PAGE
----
Iron Lady. Steely Foe. The Goblin Under Google’s Bed. Since taking office on November 1, Margrethe Vestager has earned her share of epithets. By steadfastedly challenging the practices of companies like Google and Gazprom, the European Union’s competition commissioner has convinced many that she is a ruthless corporate opponent. But they may have gotten that wrong. More than fearsome, Vestager may simply be Danish.
On April 15, Vestager filed a Statement of Objection — the European Commission’s version of charges — against Google, alleging that the company ‘s preferential treatment of its own comparative shopping service constituted an abuse of its dominant position in internet searches. A week later, she struck again, this time alleging that Russian energy giant Gazprom misused its dominance to overcharge clients. Add in other inquiries — including ones into tax evasion by the likes of Apple, Starbucks, and the Luxembourg government
And yet, after six months on the job — and 24 years in politics — Vestager still seems surprised, and a bit pained, by the depiction. Speaking from the European Union offices in her home city of Copenhagen, where she has returned to spend the weekend with her family (they will move to Brussels after her daughters finish the school year), the 47-year-old objects particularly to the portrayal of her as eagerly attacking corporate giants. “Despite what it says in the headlines, we are not going after Google,” she says. “We don’t have an issue with Google or with any other company. We have an issue with certain conducts.”
That is the kind of fine line that Vestager is skilled at walking. From her experience as the leader of Denmark’s Social Liberal party, which blends a neoliberal, economy-first platform with left-leaning positions on immigration, education, and other social issues, she acquired an unsentimental pragmatism. “She’s practical, not into ideologies,” says Elisabet Svane, political editor for the Danish newspaper Fyens Stiftstidende, and author of White Smoke, Black Tower, a biography of Vestager. “She is not the kind of person who wants to to sit up all night debating how should society be.”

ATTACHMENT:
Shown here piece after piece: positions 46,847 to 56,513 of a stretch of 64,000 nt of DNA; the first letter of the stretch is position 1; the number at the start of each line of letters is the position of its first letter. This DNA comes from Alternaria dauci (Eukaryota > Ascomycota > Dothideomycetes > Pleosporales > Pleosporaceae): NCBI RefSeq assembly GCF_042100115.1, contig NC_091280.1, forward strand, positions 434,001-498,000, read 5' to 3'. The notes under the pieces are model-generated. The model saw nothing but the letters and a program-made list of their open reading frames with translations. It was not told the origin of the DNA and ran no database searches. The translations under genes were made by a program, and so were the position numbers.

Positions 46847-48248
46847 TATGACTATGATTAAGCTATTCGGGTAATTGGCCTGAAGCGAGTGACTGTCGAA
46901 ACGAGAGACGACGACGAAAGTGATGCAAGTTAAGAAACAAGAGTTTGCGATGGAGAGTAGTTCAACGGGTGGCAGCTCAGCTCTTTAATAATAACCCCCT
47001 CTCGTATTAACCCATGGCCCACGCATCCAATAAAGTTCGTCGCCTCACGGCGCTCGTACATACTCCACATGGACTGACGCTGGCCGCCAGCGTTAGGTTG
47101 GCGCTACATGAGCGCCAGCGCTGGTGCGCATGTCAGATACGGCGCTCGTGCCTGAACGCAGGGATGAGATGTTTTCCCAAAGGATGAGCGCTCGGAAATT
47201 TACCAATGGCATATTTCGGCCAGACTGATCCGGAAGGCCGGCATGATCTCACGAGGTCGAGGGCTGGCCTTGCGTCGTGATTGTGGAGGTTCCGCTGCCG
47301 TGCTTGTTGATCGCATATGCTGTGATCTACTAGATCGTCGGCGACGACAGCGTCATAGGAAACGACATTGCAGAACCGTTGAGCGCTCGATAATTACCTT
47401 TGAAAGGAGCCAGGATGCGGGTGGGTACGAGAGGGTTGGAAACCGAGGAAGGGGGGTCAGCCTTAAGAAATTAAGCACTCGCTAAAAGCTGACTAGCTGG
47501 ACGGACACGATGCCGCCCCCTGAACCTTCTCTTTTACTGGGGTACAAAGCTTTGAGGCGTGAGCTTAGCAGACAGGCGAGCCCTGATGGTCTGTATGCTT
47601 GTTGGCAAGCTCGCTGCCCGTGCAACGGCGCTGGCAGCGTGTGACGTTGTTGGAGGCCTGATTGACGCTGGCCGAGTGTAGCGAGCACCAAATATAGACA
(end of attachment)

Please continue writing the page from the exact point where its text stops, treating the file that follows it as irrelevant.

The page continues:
Which is why, perhaps, that after years in parliament, and stints as the minister of education, finance and the interior, she is so well-suited to her new job as anti-trust commissioner. “She’s come to the place where she seems most at home: half politician, half administrator,” says Kasper Fogh Hansen, a former communications director for the city of Copenhagen and advisor to the Social Democrat party. “She believes in the rational practices of bureaucracy and the exertion of economic theory.”
Which is not to say that she can’t be motivated by ideals. Explaining her new role as Europe’s corporate policewoman, she says, “For me, this is a very clear expression of European values: we are created free and equal, we have the same rights, we are worthy of the same respect. As a consumer or as a small business owner, you should know that there is someone who will take a look if things are not as they are supposed to be.”